India’s prevailing image is one of noisy animation—development, overcrowding, and horrible traffic. In comparison, night-scapes of urban India capture the life, or lack thereof, that darkness conceals.
Fine-art photography from one of the snowboarding world’s best practitioners, “Creager,” who recently retired from traveling the world in search of snow.
Even abstract art must begin with something, Picasso said. A broken Polaroid camera, grinding film through its gears, yields a surprising amount of fleeting beauty.
Black and white portraits of young men and women at the Milton Margai School for the Blind in Freetown, Sierra Leone.
The Hereros of Namibia added Victorian fashion into their traditional costume under German influence in the late 19th and early 20th century. Photographer Jim Naughten explains how he became fascinated with this community.
Exploring the appeal of “show caves” around the world, from their breathtaking natural beauty to the variety of tourist grotesqueries.
Portraits of leisure time and permanent parties in “the strange emptiness” of a Czech reservoir, close to the Austrian border.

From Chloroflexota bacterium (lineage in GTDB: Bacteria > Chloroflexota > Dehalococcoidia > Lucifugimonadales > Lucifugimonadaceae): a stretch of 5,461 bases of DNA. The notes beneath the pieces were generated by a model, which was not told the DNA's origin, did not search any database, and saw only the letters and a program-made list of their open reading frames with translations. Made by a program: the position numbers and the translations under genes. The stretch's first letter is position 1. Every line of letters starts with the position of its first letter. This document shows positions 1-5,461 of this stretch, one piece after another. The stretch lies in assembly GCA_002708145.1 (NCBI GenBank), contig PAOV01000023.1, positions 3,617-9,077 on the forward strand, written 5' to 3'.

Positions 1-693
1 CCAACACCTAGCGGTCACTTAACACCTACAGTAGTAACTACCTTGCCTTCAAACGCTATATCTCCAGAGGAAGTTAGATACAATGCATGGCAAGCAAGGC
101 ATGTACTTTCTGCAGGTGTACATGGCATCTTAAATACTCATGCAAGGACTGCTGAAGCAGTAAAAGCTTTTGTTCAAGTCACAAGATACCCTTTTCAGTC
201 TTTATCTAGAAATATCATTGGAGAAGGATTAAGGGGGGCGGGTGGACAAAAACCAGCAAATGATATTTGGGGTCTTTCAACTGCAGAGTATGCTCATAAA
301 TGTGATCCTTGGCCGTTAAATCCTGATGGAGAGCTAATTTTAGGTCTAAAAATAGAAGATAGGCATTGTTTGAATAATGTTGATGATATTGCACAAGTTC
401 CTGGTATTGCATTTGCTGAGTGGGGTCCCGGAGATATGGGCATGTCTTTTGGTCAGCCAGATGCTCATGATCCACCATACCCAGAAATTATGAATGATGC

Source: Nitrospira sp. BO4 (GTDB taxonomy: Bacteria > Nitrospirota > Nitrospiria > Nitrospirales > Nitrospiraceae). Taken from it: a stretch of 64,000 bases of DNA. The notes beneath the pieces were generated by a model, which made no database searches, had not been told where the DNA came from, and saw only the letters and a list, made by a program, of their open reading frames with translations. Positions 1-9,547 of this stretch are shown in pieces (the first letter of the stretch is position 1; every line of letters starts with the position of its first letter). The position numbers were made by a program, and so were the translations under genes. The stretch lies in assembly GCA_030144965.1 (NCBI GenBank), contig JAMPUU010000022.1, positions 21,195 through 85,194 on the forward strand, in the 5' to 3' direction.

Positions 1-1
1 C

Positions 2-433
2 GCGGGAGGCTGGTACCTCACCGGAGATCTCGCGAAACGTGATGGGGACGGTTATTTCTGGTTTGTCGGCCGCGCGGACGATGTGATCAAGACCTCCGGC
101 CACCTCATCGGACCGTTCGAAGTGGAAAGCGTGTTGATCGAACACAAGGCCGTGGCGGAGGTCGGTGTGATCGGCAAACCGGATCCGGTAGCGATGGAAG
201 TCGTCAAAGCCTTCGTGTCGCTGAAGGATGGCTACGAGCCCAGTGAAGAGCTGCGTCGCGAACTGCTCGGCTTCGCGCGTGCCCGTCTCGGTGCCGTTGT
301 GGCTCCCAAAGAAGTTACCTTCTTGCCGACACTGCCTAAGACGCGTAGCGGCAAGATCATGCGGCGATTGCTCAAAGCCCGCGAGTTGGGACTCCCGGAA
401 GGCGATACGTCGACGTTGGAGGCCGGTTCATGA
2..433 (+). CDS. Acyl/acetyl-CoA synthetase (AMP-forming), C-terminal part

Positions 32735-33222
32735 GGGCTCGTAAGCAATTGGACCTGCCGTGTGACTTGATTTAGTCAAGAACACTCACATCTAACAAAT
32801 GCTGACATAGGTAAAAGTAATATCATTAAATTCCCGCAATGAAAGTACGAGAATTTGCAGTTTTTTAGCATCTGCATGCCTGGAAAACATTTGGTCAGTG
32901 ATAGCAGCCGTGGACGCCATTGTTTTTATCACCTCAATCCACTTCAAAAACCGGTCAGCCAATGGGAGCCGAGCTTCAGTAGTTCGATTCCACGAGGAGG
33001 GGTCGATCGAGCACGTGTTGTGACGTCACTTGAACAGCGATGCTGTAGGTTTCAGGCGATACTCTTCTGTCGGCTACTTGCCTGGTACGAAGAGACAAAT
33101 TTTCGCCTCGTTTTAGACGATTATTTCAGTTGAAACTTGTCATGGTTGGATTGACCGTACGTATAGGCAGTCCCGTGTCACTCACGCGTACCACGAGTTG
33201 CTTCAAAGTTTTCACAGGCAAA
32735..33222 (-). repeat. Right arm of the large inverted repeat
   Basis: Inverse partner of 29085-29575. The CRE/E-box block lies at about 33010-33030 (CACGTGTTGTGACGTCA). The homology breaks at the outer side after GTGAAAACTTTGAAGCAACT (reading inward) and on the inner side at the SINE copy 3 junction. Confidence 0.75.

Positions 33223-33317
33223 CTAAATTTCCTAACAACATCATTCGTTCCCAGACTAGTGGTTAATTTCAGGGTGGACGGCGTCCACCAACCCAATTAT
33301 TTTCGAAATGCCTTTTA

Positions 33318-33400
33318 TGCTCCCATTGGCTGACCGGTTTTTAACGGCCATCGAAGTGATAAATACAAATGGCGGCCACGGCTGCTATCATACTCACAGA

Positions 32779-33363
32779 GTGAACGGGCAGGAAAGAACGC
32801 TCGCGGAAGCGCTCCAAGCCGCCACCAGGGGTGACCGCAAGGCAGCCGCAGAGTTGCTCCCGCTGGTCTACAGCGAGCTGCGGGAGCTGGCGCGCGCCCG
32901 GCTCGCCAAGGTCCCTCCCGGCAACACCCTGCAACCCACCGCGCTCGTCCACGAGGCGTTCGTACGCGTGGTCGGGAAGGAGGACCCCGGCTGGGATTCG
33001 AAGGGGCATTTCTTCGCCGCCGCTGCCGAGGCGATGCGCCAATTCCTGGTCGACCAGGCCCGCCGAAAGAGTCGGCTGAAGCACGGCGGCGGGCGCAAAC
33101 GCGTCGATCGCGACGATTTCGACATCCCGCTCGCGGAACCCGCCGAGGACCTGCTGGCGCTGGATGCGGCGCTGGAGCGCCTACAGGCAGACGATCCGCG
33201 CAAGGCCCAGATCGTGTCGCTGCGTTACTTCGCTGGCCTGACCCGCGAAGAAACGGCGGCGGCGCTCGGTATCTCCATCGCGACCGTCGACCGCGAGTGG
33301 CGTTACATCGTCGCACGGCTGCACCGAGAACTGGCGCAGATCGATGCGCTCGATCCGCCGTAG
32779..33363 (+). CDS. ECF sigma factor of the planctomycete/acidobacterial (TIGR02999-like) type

Pictures of post-war America—views of factories, construction sites, and printing plants—drawn from the career of Ezra Stoller, one of the world’s first and best architectural photographers.
Photos that meditate on the link between fabric and movement in India’s textile and dance traditions.
You witness an incident occur directly in front of you. You see every detail. There’s time to help—but should you get involved? A handy guide for photographers.
From a 10-year study of London’s bus stops, photographs that resemble Renaissance tableaus—brief congregations of people never to be repeated.
Darkness in photography is often undervalued. A Dutch photographer’s vision that’s built on erosion, reflections, and shades of gray.